The PC is encouraging your neighbour to commit an offence of fly tipping - the leaves, once cleared up, are waste and cannot be dumped like that.
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Re: What is the law on fallen leaves?

Postby appledore » Sat Nov 24, 2012 5:14 pm

I think your parents' neighbour would be happier living on the 43rd floor of a block of flats. If we have the pleasure of looking at trees in the summer then there are leaves in the autumn. If they fall or blow into our gardens then we have the choice of either leaving them or clearing them up. If we clear them up then it is up to us to dispose of them.

How did the neighbour know which trees they'd come from anyway? The police were talking rubbish, but then they often do. Some friends had their garden wall pushed over by a gang of yobs. The police said they had little chance of finding out who'd done it, but even if they did they couldn't charge them with criminal damage as the bricks hadn't been damaged.

I hope your parents get it sorted out. :)
Keep calm and carry on.
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Re: What is the law on fallen leaves?

Postby Geometer » Sat Nov 24, 2012 5:47 pm

Alternatively, persuade your parents to build a compost heap, and leave it to the neighbour to do all the raking and carrying. He'll stop when he realises he's doing them a favour.
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Re: What is the law on fallen leaves?

Postby cloudyeyes » Sat Nov 24, 2012 5:58 pm

^^^^ This. Leaf mould is brilliant stuff. I'd even provide the bin bags.
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Re: What is the law on fallen leaves?

Postby oorya » Sun Nov 25, 2012 11:37 pm

Treeman wrote:
despair wrote:Your parents need to both complain about the police officers and file a complaint of harassment because thats precisely what this nasty neighbour is doing


Why both? Surely one complaint will suffice, anything else is needless repetition.

It is entirely likely that the officers spoke to the neighbour and that he has the idea he can dump leaves from them, a better way forward would be to get the officers to put things right. Going to the chief constable is the busy bodies (I will take you to the high court) attitude, the proper way to deal with a situation is to take it up through the chain of command, escalating if the previous stage was unsatisfactory, the CC will just chuck it at an underling who won’t be much interested.
Get the Sargent to send the constables to the perpetrator and explain the law properly and advise him that his activities are illegal and could lead to a complaint against him, you probably won’t see his face again after that. He gets a flea in is ear and the officer learns the error he made, that’s called a win win rather than trying to go punitive on the officers.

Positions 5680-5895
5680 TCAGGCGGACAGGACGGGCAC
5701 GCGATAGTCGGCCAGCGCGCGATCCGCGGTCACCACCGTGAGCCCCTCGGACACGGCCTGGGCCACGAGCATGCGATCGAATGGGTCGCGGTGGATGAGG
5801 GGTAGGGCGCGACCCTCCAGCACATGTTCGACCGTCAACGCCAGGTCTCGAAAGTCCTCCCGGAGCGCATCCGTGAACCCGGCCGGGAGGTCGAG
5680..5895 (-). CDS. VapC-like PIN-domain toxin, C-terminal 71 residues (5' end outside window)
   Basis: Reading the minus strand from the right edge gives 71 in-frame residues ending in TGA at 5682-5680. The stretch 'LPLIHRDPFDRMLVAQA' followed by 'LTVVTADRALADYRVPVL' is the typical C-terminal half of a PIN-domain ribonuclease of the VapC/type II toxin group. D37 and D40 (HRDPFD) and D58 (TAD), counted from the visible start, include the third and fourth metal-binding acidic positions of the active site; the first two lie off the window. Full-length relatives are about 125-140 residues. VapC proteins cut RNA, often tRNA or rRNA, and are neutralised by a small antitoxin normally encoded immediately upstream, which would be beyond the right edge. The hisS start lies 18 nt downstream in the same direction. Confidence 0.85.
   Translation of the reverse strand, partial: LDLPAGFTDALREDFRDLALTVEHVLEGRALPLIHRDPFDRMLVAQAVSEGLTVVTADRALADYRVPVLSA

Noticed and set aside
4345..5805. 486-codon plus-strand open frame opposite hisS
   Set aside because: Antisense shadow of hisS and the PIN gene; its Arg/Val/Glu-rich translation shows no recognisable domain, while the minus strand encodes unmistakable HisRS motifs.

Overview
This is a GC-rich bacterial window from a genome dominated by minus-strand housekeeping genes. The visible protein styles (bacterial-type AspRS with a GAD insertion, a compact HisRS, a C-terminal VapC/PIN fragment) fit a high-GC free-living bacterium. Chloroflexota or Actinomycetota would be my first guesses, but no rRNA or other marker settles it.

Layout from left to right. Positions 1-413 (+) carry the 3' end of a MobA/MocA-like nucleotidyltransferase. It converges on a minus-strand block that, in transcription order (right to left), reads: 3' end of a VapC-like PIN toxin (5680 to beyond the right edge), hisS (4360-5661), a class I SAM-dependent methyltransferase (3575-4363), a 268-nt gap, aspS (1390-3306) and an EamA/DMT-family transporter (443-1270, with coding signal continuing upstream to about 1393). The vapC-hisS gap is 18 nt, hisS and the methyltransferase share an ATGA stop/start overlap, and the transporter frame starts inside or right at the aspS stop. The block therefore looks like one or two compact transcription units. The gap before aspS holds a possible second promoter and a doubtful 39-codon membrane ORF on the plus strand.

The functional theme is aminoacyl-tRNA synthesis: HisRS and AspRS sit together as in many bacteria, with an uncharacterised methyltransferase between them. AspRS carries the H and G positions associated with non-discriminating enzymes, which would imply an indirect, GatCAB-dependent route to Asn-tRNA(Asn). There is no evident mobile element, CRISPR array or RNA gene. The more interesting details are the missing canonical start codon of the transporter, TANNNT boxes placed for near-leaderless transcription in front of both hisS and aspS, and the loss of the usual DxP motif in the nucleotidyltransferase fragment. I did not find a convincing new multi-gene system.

If you are really wanting to make a complaint against a police officer then it is best to start at the top, OK the chief constable will pass it on but it goes to the department that deals with complaints against police officers who then pass it on to the officer's inspector who has to respond, you are then given the opportunity to discuss with the inspector and then you make a choice do you accept you don't want to take it any further or does it go on to a full complaint that is likely to go to the IPCC.

I know, having recently made a complaint against a police officer and I am no busybody.

I would suggest if you approach the officers sergeant then that is likely to get swept under the carpet.
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Re: What is the law on fallen leaves?

Postby despair » Mon Nov 26, 2012 12:14 am

Thank you oorya
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Re: What is the law on fallen leaves?

Postby arborlad » Mon Nov 26, 2012 12:20 am

oorya wrote:............. having recently made a complaint against a police officer .


Was your complaint connected to a bag of leaves dumped on a driveway?
arborlad

smile...it confuses people
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Re: What is the law on fallen leaves?

Postby Treeman » Mon Nov 26, 2012 6:28 pm

oorya wrote:
Treeman wrote:
despair wrote:Your parents need to both complain about the police officers and file a complaint of harassment because thats precisely what this nasty neighbour is doing


Why both? Surely one complaint will suffice, anything else is needless repetition.

It is entirely likely that the officers spoke to the neighbour and that he has the idea he can dump leaves from them, a better way forward would be to get the officers to put things right. Going to the chief constable is the busy bodies (I will take you to the high court) attitude, the proper way to deal with a situation is to take it up through the chain of command, escalating if the previous stage was unsatisfactory, the CC will just chuck it at an underling who won’t be much interested.
Get the Sargent to send the constables to the perpetrator and explain the law properly and advise him that his activities are illegal and could lead to a complaint against him, you probably won’t see his face again after that. He gets a flea in is ear and the officer learns the error he made, that’s called a win win rather than trying to go punitive on the officers.


If you are really wanting to make a complaint against a police officer then it is best to start at the top, OK the chief constable will pass it on but it goes to the department that deals with complaints against police officers who then pass it on to the officer's inspector who has to respond, you are then given the opportunity to discuss with the inspector and then you make a choice do you accept you don't want to take it any further or does it go on to a full complaint that is likely to go to the IPCC.

I know, having recently made a complaint against a police officer and I am no busybody.

I would suggest if you approach the officers sergeant then that is likely to get swept under the carpet.



The difference is that despair likes to punish people and focuses on retribution rather than solving the problem.